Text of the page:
Mellow Bravo – S/T – CD/DD 2012

Mellow Bravo - S/T - CD/DD 2012Goddamn!!! Us music journos don’t like being confused!!! We don’t like it when bands make us think about what we’re writing, we prefer to dismiss bands’ hard fought creations with glib epithets that give us more time to sit in our ivory towers snorting cocaine off of hookers’ asses!!! If we can’t make throwaway comparisons to bands like Kyuss, Black Sabbath, Metallica…etc then we don’t actually know what to do with ourselves. Bands like Boston’s Mellow Bravo are not our friends but fortunately for them, bands like Mellow Bravo are fucking awesome!!!

At their core, Mellow Bravo are a hard rocking, blues based rock and roll band but after the stomping, harmonica fuelled stomp ‘n’ crunch of opening track “Sad Sam” it becomes clear that these guys are far more than just a beer and sweat bar band as “Where The Bodies Lay” comes on like the dirty cousin of The Clash’s “London Calling” with a loose New wave meets reggae vibe in the verse topped off by vocalist Keith Pierce’s anguished, Henry Rollins meets someone who can actually sing, howl. To add a bit of spice, the fat chorus features the smoky female vocals of keyboard player Jess Collins that provides a welcome contrast to Pierce’s gruff tones…and continues to do so throughout the album.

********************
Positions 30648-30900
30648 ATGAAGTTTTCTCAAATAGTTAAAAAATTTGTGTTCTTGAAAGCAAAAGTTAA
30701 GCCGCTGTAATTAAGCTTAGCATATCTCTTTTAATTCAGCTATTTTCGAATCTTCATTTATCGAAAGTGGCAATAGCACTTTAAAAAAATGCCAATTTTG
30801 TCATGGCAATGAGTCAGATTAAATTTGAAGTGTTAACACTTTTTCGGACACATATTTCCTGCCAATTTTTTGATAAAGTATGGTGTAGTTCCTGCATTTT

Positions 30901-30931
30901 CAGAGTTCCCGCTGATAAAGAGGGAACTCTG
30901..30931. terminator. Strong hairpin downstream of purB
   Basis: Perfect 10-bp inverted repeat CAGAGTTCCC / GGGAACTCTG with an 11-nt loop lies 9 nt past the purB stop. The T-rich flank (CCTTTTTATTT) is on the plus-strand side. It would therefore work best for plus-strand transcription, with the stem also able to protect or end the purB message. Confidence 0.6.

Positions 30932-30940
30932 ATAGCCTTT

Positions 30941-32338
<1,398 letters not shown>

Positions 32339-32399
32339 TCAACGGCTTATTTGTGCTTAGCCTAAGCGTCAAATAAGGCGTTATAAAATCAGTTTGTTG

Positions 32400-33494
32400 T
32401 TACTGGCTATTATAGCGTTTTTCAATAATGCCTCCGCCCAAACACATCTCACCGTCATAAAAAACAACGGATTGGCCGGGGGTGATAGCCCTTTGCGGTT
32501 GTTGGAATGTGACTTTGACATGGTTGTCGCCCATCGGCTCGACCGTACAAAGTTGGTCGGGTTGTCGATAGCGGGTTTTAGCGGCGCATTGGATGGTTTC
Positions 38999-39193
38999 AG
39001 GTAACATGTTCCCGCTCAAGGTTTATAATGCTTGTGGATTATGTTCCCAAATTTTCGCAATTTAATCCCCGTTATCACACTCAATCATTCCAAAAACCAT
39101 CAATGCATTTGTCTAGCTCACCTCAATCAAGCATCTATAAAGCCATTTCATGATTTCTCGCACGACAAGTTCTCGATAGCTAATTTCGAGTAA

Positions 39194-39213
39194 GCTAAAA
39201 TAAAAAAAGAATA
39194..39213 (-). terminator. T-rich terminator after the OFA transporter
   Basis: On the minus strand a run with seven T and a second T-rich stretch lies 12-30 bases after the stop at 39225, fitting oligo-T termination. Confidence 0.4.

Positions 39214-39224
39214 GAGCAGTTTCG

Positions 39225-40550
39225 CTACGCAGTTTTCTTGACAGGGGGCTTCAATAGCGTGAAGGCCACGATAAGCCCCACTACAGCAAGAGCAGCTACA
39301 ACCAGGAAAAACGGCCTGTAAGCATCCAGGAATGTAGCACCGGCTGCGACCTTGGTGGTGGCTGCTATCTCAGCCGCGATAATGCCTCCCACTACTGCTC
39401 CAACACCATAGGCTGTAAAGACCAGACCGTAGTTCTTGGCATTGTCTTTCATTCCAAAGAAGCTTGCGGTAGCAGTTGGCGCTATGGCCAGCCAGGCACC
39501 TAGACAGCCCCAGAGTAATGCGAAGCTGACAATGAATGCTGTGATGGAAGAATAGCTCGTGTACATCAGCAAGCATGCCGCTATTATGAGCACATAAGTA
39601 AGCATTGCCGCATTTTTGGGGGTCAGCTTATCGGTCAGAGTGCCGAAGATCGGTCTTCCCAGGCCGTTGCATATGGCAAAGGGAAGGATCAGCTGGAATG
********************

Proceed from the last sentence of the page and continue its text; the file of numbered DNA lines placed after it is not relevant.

Third song on and the third change of pace and style as “Ridin’” cruises on a kick ass, high energy, rocking stoner riff. Again Collins and Pierce’s voices blend perfectly and deliver a monster of a chorus. This is where Mellow Bravo show they can rock out with the best of them in no uncertain terms. There’s also something very appealing about hearing Collins singing “You know I want it all night”…doesn’t matter really what she wants, with a voice like that it’s just enough to know she wants it!!!